Three of those toys would make Yankees fans particularly happy. But it has been a long time since the Yankees actually operated this way. Since signing Masahiro Tanaka, Jacoby Ellsbury, Brian McCann, Carlos Beltran and Hiroki Kuroda in the 2013-14 offseason -- part of a $471 million haul in one winter -- the Yankees have not signed a $100 million free agent. There's the old Yankee way of doing thing and the new Yankee way.

Let's examine those three toys and what might happen.

Old way: Sign Gerrit Cole

New way: Give Michael King and Deivi Garcia an opportunity

During their run of 17 postseason appearances in 18 years from 1995 to 2012 -- including 13 division titles -- the Yankees never let money get in the way of signing a big free-agent pitcher. Among the starters they signed in those years were David Cone (re-signing him after initially acquiring him in a trade), David Wells, Mike Mussina, Andy Pettitte and Roger Clemens (bringing both back to New York), A.J. Burnett and CC Sabathia.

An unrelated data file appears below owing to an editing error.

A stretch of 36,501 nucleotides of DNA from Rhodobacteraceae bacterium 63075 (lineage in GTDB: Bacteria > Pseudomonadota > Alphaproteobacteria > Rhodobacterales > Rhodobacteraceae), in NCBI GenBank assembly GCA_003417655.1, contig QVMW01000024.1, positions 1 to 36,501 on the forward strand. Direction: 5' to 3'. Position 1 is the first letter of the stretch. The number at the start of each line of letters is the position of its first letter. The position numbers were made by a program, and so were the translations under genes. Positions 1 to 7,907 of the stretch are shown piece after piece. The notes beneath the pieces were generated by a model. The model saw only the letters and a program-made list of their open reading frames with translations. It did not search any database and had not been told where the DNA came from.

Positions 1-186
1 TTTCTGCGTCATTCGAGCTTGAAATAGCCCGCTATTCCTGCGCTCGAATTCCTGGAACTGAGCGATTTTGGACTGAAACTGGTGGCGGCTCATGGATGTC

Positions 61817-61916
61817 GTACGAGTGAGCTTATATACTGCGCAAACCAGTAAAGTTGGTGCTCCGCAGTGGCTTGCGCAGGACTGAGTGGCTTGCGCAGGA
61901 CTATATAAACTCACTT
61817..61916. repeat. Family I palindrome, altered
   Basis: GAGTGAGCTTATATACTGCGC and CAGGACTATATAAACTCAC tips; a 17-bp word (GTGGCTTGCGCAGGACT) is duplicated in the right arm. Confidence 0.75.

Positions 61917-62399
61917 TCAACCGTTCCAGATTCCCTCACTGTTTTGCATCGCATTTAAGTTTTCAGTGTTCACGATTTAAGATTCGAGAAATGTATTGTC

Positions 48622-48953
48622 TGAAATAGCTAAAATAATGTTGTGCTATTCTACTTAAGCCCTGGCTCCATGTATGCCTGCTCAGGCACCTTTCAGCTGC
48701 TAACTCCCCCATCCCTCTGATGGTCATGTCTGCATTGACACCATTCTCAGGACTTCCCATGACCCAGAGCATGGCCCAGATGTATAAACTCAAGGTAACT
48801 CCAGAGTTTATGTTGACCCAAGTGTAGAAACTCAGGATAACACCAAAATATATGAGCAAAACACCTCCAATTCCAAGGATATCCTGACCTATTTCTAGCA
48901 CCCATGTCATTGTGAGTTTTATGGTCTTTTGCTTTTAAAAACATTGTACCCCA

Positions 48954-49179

After spending that $471 million in free agency resulted in an 84-78 record in 2014, the Yankees haven't played in that market. Sixteen players have signed for $100 million-plus, none of them landing with the Yankees. The $100 million pitchers the Yankees didn't sign: Max Scherzer, Jon Lester, David Price, Zack Greinke, Johnny Cueto, Jordan Zimmermann, Yu Darvish and Patrick Corbin. Certainly a mixed bag there, but with Scherzer in pinstripes, maybe the Yankees win it all in 2017 and 2019. The largest contract the Yankees have given out in the past five offseasons was the $86 million they gave Aroldis Chapman. The second-largest was $52 million to Chase Headley.

Of course, Cole is probably more Scherzer than Zimmermann. Maybe he's the pitcher that will get Hal to act like his dad. Plus, after getting under the luxury tax in 2018 to reset their tax rate, the Yankees were back over it in 2019. Their 2020 payroll currently sits at an estimated $196 million, including the $21.1 million they owe Ellsbury that they are shamefully trying to avoid paying.

That gives them about $35 million to spend to match last year's payroll. But they also have a lot of money coming off the books after 2020, including Ellsbury, Tanaka, Paxton, LeMahieu and possibly J.A. Happ (who has a vesting option). In other words, they could sign Cole, assume a one-year hike in payroll (which they can easily afford) and then revert to 2019 levels.